Swiss pharmaceutical behemoth Novartis announced that its top lawyer has left the company over the drug makers’ payments to Michael Cohen the personal lawyer of President Donald Trump.
Group general counsel Felix Ehrat said in a statement on Wednesday that although Novartis’ $100,000 per month deal with Cohen was completely legal, it was still made in error.
In all, Novartis paid $1.2 million to Cohen, ostensibly in order to learn as much as possible about the White House administration’s policy.
Last week Novartis said that although it realized quickly Cohen was not able to provide the service Novartis has been anticipating, it continued paying him until his contract, signed by former CEO Joe Jimenez and Ehrat, expired during February of 2018.
Ehrat on Wednesday said that as co-signatory with former Novartis CEO Jimenez, he has taken personal responsibility to bring public debate on the matter to its end.
Ehrat will retire in June and Shannon Thyme Klinger the current ethics chief at Novartis will replace him.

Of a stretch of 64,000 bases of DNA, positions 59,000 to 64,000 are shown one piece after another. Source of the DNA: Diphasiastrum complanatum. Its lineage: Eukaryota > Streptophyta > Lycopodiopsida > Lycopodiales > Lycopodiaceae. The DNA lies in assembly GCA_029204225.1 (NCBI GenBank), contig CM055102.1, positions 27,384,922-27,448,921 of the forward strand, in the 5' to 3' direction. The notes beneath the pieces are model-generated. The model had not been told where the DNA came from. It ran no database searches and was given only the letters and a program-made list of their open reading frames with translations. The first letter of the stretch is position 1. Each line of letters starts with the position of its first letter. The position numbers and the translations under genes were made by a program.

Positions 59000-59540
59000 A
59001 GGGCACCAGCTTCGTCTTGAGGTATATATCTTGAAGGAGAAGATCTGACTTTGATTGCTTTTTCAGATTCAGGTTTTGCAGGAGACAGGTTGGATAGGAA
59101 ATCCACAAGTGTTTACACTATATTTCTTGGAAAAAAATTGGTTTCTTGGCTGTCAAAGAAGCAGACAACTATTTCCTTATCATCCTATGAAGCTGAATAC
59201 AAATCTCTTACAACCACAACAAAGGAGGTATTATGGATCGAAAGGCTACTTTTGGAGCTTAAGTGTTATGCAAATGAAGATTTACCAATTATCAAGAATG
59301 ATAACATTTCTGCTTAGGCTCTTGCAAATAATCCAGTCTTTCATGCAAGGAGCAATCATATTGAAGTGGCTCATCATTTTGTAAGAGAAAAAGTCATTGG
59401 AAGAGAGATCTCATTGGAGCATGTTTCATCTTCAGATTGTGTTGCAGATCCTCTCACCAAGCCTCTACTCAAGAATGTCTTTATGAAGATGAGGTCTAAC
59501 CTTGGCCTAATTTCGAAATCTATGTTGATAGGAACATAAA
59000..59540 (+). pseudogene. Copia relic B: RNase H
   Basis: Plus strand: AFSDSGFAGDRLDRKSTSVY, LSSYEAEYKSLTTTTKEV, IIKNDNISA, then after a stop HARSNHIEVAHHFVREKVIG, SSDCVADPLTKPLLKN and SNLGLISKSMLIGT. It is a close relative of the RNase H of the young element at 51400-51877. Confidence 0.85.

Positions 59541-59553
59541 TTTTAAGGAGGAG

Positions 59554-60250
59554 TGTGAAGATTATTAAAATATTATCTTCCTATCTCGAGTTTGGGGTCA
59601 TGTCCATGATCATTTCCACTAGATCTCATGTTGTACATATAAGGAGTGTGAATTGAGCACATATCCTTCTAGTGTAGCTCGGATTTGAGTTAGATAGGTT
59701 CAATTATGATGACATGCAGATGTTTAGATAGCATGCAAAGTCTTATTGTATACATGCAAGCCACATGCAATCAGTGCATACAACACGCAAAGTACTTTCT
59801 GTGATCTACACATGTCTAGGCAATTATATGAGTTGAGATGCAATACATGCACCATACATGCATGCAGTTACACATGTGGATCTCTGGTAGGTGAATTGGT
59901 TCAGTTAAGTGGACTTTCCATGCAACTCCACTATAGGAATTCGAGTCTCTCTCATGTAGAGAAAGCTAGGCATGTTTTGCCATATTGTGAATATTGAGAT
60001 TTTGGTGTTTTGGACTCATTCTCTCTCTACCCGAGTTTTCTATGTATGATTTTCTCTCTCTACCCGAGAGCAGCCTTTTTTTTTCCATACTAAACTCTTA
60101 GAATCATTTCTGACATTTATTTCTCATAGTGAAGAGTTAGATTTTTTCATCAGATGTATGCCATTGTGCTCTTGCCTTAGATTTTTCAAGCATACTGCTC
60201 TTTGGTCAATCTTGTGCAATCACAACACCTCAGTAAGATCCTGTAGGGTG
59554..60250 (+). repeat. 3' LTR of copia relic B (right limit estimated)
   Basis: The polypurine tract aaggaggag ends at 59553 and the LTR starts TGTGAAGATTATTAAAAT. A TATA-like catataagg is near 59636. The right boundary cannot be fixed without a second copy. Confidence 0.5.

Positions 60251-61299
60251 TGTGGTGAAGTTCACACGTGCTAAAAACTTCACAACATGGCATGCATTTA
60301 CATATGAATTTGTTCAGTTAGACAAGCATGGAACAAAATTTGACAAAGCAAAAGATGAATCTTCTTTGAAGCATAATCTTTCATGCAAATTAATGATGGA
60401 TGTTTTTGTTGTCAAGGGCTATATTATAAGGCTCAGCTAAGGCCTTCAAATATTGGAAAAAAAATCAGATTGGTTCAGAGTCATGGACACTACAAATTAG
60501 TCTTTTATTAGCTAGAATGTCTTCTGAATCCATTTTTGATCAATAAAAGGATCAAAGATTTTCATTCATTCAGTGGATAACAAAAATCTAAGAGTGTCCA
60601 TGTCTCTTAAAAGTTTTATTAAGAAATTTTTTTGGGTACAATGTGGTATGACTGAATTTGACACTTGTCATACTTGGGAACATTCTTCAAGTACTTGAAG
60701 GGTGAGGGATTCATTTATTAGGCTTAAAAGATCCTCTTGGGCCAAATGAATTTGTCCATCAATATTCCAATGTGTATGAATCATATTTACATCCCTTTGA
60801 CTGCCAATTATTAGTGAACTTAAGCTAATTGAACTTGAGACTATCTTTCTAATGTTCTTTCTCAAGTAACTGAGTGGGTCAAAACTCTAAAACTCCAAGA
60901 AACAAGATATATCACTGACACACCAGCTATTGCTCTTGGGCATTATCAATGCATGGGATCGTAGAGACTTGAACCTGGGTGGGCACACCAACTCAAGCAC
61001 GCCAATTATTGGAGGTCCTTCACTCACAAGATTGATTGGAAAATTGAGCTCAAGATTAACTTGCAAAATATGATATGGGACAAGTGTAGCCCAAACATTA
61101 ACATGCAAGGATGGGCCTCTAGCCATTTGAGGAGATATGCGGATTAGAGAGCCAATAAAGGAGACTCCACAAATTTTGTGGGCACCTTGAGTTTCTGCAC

The retirement of Ehrat echoes that of Bob Quinn the top lobbyist of AT&T who was responsible for the telecoms hiring of Cohen.
Apart from Novartis and AT&T, Cohen was paid as well by Korea Aerospace Industries and investment firm Columbus Nova, whose largest client of the New York firm is Renova Group, a company that is owned by Victor Vekelsberg a Russian oligarch who is Kremlin backed and has been U.S. sanctioned.
The payments by Novartis to Cohen have caught the interest of public prosecutors in Switzerland, although there currently are not any criminal proceedings taking place.
Jimenez has said that Cohen oversold his abilities of being able to explain the White House’s position on issues related to healthcare. He added that the company had continued paying Cohen because of the fear of litigation over prematurely terminating the agreement.
Jimenez added that Novartis should have parted ways with Cohen the moment it knew he would not be of help. He claimed Cohen had said to him that he did not for Trump when the contract was signed.
Earlier in the week, three senators, all Democrats, wrote to the Novartis and AT&T CEOs suggesting that the companies payments made to Cohen raised questions about corruption.